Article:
perfumed oils for the hair.
The basis of these oils is either almond oil, olive oil, or oil of ben; whichever is used should be perfectly fresh, and of the finest quality. The perfume is communicated in three ways: by infusing the flowers in the oil at a gentle heat; by placing layers of flowers alternately with folded cotton soaked in the oil, in proper frames, and pressing out the oil when sufficiently imbued with the odour of the flowers; or simply by adding essential oils, etc, to the fixed oil. An example or two of each method will be sufficient.
Oil of Roses, by Infusion. Heat in a water-bath 1 lb. of virgin oil, and add 1 lb. of picked fresh petals of Provence roses. Let these remain together in a water-bath for half an hour, then remove from the bath, and leave them together for 24 hours, stirring them twice during the time. Strain through a cloth, and express all the oil. To this oil add fresh roses, and proceed as before; repeating this for 5, 6, or 7 times, till the oil is sufficiently perfumed.
Oil of Jessamine, Perfumed with the Flowers. Fold pieces of white cotton cloth twice or four times; moisten them with fine olive oil, slightly pressing them, and place them in proper frames. Then place on the cloths a rather thick layer of freshly gathered and dry jessamine flowers, carefully deprived of all green parts. In 24 hours carefully remove the flowers, and replace them by fresh ones, till the oil is sufficiently perfumed. The oil is then expressed. The same method is employed in preparing oils from other delicate flowers; such as violet, lily of the valley, etc.
Oil of Roses, Common. Fine olive or almond oil a pint, otto of roses 16 drops. If required red, colour the oil with alkanet root, and strain before adding the otto. For common sale, essence of bergamot or of lemon is often substituted, wholly or in part, for the more expensive otto.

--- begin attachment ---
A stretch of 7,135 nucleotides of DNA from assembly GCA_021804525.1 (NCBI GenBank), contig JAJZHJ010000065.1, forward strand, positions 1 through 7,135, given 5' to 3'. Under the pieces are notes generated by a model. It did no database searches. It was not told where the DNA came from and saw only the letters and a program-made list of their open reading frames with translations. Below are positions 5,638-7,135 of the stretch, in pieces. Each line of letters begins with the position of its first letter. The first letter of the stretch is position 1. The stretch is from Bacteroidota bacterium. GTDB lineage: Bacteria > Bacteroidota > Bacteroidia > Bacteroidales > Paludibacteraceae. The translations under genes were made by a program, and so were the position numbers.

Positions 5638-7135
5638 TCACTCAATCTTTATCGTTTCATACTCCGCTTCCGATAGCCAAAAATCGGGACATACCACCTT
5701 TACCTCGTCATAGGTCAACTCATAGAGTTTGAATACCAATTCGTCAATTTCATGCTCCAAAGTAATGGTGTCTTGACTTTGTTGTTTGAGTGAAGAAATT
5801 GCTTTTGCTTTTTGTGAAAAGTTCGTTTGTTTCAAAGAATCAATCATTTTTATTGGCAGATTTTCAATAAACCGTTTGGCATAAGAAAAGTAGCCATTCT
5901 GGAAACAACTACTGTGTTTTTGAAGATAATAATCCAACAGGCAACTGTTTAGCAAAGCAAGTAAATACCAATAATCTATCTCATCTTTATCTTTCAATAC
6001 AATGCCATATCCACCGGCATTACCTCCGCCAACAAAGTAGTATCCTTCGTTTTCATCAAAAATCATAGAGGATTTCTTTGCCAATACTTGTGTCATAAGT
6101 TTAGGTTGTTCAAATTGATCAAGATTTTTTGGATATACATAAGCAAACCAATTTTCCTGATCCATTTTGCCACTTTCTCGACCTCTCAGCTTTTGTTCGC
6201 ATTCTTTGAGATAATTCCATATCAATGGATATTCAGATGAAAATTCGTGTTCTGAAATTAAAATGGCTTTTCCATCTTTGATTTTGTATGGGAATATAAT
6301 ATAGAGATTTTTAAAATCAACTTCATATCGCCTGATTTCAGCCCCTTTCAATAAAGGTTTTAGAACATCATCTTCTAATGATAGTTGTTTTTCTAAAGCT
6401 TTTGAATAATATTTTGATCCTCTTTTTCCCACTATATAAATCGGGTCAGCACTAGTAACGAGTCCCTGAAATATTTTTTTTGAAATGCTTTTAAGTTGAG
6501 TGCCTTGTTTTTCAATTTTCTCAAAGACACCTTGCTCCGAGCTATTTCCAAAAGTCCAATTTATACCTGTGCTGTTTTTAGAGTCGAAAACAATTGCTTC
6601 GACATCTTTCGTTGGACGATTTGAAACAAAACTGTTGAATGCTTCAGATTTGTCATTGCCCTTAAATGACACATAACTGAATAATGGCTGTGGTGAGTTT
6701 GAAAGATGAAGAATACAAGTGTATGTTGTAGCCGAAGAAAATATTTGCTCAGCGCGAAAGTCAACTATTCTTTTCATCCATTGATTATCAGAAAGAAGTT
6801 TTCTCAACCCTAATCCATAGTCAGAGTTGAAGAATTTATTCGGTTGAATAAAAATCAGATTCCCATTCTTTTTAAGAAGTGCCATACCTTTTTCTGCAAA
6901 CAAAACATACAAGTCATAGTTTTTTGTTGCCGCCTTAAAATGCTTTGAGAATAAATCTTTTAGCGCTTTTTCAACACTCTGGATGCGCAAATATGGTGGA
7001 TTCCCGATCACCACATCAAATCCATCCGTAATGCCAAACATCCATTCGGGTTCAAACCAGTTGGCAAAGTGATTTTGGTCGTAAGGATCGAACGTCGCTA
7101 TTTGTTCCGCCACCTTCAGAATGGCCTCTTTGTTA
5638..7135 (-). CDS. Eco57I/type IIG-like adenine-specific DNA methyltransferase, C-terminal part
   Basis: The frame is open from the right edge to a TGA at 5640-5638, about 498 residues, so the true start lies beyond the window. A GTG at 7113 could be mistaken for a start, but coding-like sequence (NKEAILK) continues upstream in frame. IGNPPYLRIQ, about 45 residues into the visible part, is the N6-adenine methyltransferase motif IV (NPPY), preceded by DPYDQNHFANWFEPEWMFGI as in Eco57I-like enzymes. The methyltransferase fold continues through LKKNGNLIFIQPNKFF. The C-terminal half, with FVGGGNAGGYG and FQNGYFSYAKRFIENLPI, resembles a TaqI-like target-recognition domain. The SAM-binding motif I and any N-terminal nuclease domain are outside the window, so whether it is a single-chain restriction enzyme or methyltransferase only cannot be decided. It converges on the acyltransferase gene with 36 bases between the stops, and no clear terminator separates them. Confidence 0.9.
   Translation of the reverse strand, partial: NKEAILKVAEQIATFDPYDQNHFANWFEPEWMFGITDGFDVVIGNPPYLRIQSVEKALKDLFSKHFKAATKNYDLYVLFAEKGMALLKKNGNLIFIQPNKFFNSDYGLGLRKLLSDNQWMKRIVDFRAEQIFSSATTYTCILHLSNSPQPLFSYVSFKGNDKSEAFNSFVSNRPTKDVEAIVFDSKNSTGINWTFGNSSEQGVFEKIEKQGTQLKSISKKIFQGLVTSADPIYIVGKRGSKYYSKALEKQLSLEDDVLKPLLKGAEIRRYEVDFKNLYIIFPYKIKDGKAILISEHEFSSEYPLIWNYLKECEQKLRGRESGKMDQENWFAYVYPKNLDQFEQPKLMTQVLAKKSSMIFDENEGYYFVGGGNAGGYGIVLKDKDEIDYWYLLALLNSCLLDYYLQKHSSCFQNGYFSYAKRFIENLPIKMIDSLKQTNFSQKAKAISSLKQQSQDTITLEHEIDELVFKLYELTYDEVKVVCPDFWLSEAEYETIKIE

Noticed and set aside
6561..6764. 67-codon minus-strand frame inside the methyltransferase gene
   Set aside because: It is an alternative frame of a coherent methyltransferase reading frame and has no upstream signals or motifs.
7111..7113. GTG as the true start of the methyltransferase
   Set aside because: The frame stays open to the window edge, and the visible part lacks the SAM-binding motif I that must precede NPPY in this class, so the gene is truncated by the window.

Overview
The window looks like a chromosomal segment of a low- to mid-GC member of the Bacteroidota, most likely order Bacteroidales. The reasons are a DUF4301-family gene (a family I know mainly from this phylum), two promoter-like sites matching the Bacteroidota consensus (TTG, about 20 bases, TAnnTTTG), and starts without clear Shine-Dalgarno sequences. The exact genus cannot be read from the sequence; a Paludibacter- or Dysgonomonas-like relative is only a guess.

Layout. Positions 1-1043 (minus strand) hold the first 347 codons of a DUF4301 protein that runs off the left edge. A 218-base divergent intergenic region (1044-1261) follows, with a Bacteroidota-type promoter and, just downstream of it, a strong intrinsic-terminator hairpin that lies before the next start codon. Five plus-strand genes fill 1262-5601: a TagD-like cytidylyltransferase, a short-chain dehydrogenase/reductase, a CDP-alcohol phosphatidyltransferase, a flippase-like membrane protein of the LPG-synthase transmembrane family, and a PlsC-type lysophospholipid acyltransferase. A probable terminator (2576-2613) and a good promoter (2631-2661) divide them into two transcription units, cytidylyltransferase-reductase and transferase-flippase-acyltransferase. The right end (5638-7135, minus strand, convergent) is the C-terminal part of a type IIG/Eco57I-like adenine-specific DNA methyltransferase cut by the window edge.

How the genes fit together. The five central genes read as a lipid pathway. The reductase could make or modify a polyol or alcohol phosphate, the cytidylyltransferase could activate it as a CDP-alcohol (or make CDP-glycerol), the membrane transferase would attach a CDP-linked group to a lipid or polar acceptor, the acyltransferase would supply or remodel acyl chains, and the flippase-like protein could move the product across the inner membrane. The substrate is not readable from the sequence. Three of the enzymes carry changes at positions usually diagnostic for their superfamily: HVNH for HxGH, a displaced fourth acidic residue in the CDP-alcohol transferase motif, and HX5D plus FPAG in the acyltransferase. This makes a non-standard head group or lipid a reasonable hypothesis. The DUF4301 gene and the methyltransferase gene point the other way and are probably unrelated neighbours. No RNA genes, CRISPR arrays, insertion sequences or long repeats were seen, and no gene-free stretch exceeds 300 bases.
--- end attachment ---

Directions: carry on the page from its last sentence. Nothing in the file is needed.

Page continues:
Perfumed Oil of Bergamot, Lemon, Orange, etc. To oil of ben, or finest almond or olive oil, add essential oil of bergamot, lemon, etc, q. s. For common purposes a drachm of the essential oil may be added to 16 oz. of oil. Some recipes, however, direct as much as 1 1/2 oz. or 2 oz.
Oil of Ambergris and Musk. Ambergris 2 drs., musk 1/2 dr.; grind them together in a mortar, then with a small quantity of oil; add more oil to make up a pint, and let them stand together for 12 days, stirring them occasionally. Then decant or filter. Add half a pint of oil to the residue for an oil of second quality.
Common Oil of Musk, Oil of Benzoin, Oil of Styrax, etc, may be obtained by mixing a strong tincture of these drugs with fine oil, agitating them frequently together, and after remaining some hours at rest, decanting the clear oil.
Huile de Phenix. Clarified beef marrow 4 oz., lard 2 oz., oil of mace 4 oz.; melt together, and strain through linen into a warm mortar; stir, and when it begins to cool add the following solution, and stir constantly till it is quite cold: oil of cloves, lavender, mint, rosemary, sage, and thyme, of each 1/2 dr.; balsam of Tolu 4 drs., camphor 1 dr., rectified spirit 1 oz. Put the spirit and balsam into a phial, and place it in warm water till the solution is complete, then add the camphor and essential oils.
Huile Philicome d'Aubril. Triturate together, without heat, equal parts of cold-drawn nut oil, almond oil, and prepared beef marrow, adding any essential oil as a perfume.
Huile Verte. Macerate 1 dr. of guaiacuni with 1 lb. of olive oil; strain, and add any essential oil to perfume it. - Gray.
Marrow Oil. Clarified beef marrow, or marrow pomatum, with enough almond or olive oil to bring it to the desired consistence.
Fluide de Java. This consists of beef marrow, white wax, fine olive oil, and essential oils at pleasure.
Macassar Oil. The oil made by the natives in the island is obtained by boiling the kernel of the fruit of a tree resembling the walnut, called in Malay badeau. The oil is mixed with other ingredients, and has a smell approaching to that of creasote. But the Macassar oil sold in this country has probably no relation to the above, except in name. The following is given by Gray: Olive oil 1 lb., oil of origanum 1 dr.; others add 1 1/4 drs. of oil of rosemary. The following French compound is probably named Macassar oil rather to denote its properties than from any resemblance either to the product of Macassar', or to the oil sold under this name in England:
Huile de Macassar de Naquet. Oil of ben 14 pints, nut oil 7 pints, spirit of wine 1 quart, essence of bergamot 3 oz., tincture of musk 3 oz., spirit of orange (esprit de Portugal) 2 oz., otto of roses 2 drs., alkanet to colour it. Digest them together with a gentle heat for an hour, and shake frequently for a week.